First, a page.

My Lords, it is a great pleasure to wind up for the Opposition tonight and congratulate the noble Lord, Lord Alderdice, on what can be described only as a powerful tour de force. It was a fascinating insight into parity of esteem, as he saw it, in Northern Ireland more generally, which set the context for our debate. Almost all noble Lords have agreed with his proposition that, despite any number of pronouncements, policies and changes in the law, mental health continues to be a Cinderella service. Certainly, my impression of mental health services is that, although they came as part of the health service in 1948, although in the original structures they had their own hospital management committees, which were brought into area health authorities and then district health authorities—and then there was the development of NHS trusts and foundation trusts—and although they were in some cases integrated with those organisations and in some cases were not, they remained invisible throughout. It is a service that continues to be invisible when it comes to the key policy decisions that the Government, NHS England and the regulators make on the health service.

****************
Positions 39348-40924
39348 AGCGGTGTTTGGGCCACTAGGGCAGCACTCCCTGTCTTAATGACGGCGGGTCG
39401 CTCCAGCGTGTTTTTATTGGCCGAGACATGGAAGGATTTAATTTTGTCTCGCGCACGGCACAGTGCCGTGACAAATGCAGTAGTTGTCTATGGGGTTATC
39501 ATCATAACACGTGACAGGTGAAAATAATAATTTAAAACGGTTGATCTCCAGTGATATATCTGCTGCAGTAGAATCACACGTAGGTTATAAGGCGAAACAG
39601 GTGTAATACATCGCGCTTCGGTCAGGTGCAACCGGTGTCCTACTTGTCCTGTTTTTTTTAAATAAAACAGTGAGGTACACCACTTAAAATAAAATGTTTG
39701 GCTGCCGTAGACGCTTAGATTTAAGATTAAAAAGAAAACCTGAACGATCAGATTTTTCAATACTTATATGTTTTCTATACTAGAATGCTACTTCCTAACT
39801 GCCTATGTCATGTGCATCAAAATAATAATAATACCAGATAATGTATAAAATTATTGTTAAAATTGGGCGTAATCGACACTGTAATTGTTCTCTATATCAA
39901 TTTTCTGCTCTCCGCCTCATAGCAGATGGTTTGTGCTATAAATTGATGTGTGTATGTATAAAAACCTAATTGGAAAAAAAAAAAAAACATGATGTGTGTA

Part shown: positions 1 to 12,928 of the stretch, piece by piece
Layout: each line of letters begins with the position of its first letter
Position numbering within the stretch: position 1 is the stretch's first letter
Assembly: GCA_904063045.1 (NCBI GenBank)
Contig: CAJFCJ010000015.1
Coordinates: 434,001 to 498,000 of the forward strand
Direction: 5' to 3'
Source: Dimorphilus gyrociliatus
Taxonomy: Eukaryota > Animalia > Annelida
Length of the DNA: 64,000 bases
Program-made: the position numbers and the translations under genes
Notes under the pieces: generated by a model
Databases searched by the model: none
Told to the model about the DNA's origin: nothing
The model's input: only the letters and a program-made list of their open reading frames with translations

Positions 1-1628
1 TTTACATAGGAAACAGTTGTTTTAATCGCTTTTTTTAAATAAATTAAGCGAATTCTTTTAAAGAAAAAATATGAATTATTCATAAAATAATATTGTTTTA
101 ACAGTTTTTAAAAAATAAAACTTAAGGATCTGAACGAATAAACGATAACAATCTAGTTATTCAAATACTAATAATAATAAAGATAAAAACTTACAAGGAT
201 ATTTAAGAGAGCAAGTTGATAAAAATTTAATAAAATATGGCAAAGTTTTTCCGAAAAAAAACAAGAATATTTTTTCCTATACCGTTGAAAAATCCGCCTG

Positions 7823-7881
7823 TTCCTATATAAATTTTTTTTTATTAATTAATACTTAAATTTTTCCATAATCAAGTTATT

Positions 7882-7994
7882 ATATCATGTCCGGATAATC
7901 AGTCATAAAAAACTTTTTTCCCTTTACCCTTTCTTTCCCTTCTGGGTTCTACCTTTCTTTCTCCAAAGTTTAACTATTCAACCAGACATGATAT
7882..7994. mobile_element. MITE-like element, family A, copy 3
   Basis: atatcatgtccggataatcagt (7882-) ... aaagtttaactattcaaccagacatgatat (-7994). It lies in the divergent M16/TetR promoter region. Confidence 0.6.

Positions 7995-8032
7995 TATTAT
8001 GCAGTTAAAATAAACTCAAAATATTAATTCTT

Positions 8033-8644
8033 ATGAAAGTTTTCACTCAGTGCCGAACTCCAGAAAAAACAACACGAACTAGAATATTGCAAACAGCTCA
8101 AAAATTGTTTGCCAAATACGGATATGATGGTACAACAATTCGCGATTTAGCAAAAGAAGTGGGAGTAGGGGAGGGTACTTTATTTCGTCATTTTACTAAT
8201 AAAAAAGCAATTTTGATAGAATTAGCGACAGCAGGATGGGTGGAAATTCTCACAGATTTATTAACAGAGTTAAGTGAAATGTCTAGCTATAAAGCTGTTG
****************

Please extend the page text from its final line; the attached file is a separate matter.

From a managerial point of view it is my impression that, once you become a manager in a mental health service, you stay a manager there—you do not move over. You are not perceived to have the qualities needed to become a leader in a more acute trust. If you look at the NHS people seconded into the department, NHS England or the regulators, you can see how few of them are experienced in mental health services. The noble Lord, Lord Lansley, suggested that this was rather underpinned by the financial system of mental health services whereby, because there is no tariff-based system, clinical commissioning groups tend to negotiate around the tariff and then what is left goes under block contracts to mental and community health services. This puts them at a disadvantage.
Although structures are not important, there is an issue in relation to both the culture and some of the structural issues which seems to account for the lack of focus on and priority for mental health services. Yet my experience when I chaired an acute NHS foundation trust was that many of the challenges we faced were because of the lack of proper support for patients with mental health problems. In any emergency department there will be a huge number of people with these issues. Unless there are properly based mental health services, working side by side with the acute trust, you end up with people inappropriately cared for in inappropriate places, with their outcomes often getting worse and worse.